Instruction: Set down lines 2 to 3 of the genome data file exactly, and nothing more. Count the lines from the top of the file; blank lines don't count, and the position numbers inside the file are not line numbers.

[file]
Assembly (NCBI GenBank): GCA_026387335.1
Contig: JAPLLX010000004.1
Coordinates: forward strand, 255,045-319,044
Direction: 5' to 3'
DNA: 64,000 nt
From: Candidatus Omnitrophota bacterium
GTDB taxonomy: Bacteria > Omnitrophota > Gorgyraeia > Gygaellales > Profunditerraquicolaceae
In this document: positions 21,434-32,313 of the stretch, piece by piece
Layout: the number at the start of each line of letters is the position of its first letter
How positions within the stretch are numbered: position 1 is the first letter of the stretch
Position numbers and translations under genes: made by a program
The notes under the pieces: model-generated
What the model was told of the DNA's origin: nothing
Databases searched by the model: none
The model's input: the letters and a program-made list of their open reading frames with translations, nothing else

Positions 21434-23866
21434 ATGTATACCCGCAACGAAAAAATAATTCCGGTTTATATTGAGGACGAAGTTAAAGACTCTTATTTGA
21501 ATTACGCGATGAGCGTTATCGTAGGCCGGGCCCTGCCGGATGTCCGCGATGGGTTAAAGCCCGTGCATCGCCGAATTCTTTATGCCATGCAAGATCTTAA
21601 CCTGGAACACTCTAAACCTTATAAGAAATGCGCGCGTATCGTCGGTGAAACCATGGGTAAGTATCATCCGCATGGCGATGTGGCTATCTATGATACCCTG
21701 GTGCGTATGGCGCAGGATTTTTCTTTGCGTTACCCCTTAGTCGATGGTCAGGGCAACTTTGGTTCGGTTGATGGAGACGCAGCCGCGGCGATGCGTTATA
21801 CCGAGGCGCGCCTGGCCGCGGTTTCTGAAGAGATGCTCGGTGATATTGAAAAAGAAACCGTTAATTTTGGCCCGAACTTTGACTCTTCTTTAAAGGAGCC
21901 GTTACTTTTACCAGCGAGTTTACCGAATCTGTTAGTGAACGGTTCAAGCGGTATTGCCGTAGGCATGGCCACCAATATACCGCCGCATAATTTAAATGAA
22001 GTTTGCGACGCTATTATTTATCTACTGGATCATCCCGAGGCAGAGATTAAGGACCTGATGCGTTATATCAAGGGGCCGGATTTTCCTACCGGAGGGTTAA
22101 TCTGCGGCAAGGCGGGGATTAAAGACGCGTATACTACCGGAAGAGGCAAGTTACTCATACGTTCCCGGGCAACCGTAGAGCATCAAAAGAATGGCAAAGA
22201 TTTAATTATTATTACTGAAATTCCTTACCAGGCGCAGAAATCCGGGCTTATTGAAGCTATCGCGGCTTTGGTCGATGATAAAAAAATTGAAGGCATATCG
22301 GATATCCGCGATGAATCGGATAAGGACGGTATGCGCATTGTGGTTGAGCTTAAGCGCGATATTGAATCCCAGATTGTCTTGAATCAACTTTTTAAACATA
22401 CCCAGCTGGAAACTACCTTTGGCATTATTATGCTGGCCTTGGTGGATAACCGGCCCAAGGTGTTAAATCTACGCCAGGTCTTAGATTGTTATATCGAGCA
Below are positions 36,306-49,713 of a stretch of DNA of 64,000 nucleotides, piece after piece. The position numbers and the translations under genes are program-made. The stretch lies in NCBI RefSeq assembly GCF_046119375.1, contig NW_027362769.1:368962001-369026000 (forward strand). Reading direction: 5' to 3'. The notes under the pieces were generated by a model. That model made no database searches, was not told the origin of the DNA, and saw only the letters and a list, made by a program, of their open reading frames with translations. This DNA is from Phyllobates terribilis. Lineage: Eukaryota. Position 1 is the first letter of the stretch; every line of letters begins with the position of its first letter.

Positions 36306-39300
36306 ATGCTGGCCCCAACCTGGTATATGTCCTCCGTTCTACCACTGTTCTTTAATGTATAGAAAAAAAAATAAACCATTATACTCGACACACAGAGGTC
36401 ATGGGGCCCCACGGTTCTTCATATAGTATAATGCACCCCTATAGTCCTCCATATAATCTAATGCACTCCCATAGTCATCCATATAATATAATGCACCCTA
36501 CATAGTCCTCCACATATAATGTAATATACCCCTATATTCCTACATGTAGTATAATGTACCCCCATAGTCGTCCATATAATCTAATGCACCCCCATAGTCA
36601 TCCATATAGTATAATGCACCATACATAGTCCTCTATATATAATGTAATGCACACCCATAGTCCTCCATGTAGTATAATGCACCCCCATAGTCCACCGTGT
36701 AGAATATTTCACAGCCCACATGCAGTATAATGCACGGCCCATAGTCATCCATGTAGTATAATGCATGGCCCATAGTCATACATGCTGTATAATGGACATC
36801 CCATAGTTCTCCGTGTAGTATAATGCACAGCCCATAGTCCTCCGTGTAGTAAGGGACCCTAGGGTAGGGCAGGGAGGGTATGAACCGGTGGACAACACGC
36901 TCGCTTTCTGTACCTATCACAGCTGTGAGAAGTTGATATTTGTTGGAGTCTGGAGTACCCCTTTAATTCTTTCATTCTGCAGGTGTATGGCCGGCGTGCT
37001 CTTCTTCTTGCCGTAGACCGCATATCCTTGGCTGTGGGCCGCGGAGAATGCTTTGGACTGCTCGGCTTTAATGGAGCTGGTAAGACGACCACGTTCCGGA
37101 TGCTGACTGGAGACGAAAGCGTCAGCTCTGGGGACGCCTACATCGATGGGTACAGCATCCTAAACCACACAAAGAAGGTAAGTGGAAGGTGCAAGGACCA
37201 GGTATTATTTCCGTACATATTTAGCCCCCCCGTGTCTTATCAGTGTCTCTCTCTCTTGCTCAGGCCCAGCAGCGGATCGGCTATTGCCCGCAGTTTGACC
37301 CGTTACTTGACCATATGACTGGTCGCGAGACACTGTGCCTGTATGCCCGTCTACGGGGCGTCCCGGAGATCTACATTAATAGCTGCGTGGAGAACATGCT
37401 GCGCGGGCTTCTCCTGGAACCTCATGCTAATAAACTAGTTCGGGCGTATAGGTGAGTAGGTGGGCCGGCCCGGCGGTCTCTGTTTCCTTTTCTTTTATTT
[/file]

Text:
Contig: JAPLLX010000004.1
Coordinates: forward strand, 255,045-319,044